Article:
Mount Etna - PowerPoint PPT Presentation

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Mount Etna
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Mount Etna

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  1. Mount Etna By: Luke, Nick, and Steven

  2. Did you know?? ? Mount Etna is Europe’s highest and most active volcano ? Towering above the city of Catania on the island of Sicily, it has been growing for about 500,000 years ? More than 25% of Sicily’s population lives on Etna’s slopes ? it is the main source of income for the island, both from agriculture (due to its rich volcanic soil) and tourism.

  3. How big is mount Etna?? Mount Etna (or Aetna, also known locally as Mongibello) is an active volcano on the east coast of Sicily (Italian Sicilia), close to Messina and Catania. It is the largest volcano in Europe, standing about 3,320 m (10,900 ft) high with a basal circumference of 140 km, making it the highest mountain in Italy south of the Alps. Etna covers an area of 460 square miles (1190 km2). It is by far the largest of the four active volcanos in Italy, being nearly three times the height of the next largest, Mount Vesuvius. It is one of the most active volcanoes in the world and is in an almost constant state of eruption. Although it can occasionally be very destructive, it is not generally regarded as being particularly dangerous.

  4. Who it effects?? ? Mount Etna effects the people living on the mountain by erupting and sending lava down the side tearing through peoples houses ? Mount Etna all so tears up the street and everything else around it

  5. How it was created There are many different causes and most probably more than one occurred at the same time.Subduction where plates are pushing towards each other. The collision of two plates of the Earth's lithosphere, the African plate to the south and the European plate to the north.Back-arc rifting and continental rifting; Sea Floor spreading the hot spot beneath Etna. The volcano lies at the intersection of several major regional fault systems.

  6. Names and Legends Etna was known in Roman times as Aetna, a name thought to have derived either from the Greek word aitho ("to burn") or the earlier Phoenician word attano. The Arabs called the mountain Gibel Utlamat ("the mountain of fire"); this name was later corrupted into Mons Gibel and subsequently Etna's current local name Mongibello.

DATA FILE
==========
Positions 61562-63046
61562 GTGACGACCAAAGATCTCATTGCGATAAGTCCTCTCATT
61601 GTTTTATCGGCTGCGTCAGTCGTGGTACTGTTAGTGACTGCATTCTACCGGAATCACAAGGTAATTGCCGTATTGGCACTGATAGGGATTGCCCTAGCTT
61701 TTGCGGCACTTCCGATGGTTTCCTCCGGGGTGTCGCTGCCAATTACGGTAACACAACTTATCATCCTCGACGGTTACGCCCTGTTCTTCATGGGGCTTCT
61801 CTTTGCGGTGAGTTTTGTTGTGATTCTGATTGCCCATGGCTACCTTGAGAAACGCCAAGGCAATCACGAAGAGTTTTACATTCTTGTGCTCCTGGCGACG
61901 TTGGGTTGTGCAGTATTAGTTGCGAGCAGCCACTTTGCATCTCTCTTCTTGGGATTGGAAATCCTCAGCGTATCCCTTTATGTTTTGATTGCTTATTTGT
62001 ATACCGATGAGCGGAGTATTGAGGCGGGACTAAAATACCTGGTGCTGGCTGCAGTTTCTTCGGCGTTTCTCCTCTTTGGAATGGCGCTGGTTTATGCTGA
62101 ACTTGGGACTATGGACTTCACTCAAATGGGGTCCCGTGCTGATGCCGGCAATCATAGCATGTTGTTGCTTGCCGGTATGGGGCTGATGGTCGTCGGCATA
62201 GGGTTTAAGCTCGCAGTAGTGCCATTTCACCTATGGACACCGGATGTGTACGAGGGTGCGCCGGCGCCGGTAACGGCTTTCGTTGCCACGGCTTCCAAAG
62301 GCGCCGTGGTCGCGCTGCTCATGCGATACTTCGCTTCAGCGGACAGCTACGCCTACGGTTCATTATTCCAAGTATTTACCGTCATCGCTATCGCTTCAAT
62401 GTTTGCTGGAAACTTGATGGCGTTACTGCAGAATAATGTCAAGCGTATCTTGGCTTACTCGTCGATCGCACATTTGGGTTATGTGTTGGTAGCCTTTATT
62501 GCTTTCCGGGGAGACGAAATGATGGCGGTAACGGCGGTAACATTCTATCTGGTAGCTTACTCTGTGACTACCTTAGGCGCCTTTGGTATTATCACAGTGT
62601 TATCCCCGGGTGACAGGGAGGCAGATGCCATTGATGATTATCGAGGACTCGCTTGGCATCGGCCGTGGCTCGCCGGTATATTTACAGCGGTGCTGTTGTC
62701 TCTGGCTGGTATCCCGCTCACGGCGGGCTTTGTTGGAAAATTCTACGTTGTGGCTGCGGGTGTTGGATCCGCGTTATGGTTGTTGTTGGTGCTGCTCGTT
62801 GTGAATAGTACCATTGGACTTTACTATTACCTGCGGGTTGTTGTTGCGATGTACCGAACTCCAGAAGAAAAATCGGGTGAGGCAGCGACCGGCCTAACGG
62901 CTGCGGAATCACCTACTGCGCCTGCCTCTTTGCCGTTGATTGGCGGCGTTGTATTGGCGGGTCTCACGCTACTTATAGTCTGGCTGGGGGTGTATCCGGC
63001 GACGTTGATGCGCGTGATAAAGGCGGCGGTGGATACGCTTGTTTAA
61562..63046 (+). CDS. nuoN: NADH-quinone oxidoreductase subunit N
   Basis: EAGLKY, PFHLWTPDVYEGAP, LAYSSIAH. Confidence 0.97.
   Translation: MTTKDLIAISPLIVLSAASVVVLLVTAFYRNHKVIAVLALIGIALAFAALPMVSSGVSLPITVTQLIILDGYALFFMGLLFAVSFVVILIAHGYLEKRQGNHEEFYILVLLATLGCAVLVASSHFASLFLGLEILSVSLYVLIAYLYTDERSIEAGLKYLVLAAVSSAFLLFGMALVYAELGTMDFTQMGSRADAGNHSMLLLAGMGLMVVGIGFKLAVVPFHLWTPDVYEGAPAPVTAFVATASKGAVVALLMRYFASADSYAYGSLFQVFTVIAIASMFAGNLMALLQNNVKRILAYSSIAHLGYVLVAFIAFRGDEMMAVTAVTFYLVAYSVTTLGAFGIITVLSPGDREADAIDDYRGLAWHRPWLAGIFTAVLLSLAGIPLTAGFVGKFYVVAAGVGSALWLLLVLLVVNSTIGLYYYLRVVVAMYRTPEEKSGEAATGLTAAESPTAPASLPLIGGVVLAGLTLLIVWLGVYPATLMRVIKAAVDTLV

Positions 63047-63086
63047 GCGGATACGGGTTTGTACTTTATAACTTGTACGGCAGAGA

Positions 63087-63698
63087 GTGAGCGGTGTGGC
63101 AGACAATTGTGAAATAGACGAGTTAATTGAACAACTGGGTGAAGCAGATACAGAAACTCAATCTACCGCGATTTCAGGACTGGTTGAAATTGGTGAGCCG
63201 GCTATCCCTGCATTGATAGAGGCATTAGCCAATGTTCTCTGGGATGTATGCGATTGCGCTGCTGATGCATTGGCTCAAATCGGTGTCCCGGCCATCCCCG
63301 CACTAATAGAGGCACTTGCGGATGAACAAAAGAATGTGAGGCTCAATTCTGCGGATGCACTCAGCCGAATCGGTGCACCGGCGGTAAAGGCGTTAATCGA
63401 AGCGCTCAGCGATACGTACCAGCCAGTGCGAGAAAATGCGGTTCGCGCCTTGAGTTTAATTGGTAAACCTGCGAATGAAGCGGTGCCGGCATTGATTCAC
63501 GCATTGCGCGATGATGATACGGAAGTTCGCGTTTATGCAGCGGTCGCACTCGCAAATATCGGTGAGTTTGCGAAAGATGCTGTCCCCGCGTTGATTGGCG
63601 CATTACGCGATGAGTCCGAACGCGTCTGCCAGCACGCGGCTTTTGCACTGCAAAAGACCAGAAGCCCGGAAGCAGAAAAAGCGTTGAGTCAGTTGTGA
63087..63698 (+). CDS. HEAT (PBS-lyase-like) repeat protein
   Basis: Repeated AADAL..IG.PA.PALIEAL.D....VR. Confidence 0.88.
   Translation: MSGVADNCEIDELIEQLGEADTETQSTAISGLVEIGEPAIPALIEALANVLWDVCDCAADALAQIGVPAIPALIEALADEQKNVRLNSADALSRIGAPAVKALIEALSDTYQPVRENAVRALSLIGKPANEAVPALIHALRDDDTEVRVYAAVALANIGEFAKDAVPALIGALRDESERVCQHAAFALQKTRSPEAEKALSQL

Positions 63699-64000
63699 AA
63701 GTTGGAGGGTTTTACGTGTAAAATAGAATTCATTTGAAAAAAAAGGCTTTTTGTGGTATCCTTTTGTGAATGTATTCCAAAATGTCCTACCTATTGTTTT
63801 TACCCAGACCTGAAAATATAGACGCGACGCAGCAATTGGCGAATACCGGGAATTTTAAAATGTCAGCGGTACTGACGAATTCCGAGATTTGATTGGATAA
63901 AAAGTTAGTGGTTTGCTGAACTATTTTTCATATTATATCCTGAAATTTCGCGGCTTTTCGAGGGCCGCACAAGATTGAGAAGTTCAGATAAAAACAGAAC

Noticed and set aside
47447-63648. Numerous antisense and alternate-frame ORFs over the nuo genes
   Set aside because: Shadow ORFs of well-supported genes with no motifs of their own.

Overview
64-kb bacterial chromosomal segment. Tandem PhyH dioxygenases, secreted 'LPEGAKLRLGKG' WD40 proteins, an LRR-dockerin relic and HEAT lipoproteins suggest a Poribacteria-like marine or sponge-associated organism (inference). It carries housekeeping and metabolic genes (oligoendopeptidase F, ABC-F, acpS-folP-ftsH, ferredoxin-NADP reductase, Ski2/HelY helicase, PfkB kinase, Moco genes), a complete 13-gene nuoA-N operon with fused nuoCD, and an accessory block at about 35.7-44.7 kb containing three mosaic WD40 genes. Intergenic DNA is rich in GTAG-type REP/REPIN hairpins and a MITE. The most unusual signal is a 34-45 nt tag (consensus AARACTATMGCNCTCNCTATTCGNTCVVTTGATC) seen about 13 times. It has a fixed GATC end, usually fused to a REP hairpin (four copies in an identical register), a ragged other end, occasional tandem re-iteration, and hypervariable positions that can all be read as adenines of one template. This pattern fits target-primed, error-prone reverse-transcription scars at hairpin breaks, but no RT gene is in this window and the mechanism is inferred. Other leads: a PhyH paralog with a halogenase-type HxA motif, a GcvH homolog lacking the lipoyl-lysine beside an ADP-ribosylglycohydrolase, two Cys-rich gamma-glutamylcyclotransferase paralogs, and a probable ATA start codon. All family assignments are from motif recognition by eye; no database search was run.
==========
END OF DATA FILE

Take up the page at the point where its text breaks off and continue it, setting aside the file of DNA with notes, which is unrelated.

7. Physical aspects ? Etna is an isolated peak which dominates the eastern side of Sicily, around 18 miles (29 km) from Catania. Its shape is that of a truncated cone with a ragged top, which is actually a complex of large volcanic cones hosting four summit craters. Around 260 smaller craters, formed by lateral eruptions, occupy the slopes. On the southeastern side of Etna lies an immense gully, the Valle del Bove, which is between 2000-4000 ft (600-1200 m) deep and over 3 miles (5 km) wide. Many of Etna's subsidiary craters reside within this cleft, which is thought to have been created around 3,500 years ago by the collapse of an ancient caldera. The height of the mountain varies with its eruptions; until 1911, there was only one large cone and crater at the summit, but subsequent eruptions have created new craters and cones. ? The slopes of Etna form three distinct zones. The lower zone, extending up to about 4000 ft (1200 m) are densely populated and planted with vineyards, citrus fruits, and groves of olives, figs and almonds. The middle zone (up to about 6900 ft / 2100 m) is heavily wooded, mostly with pine and chestnut trees. At the top of the mountain is a volcanic wasteland, dominated by old lava flows, screes and volcanic ash. Few plants grow there and it is covered by snow for much of the year.

  8. THE END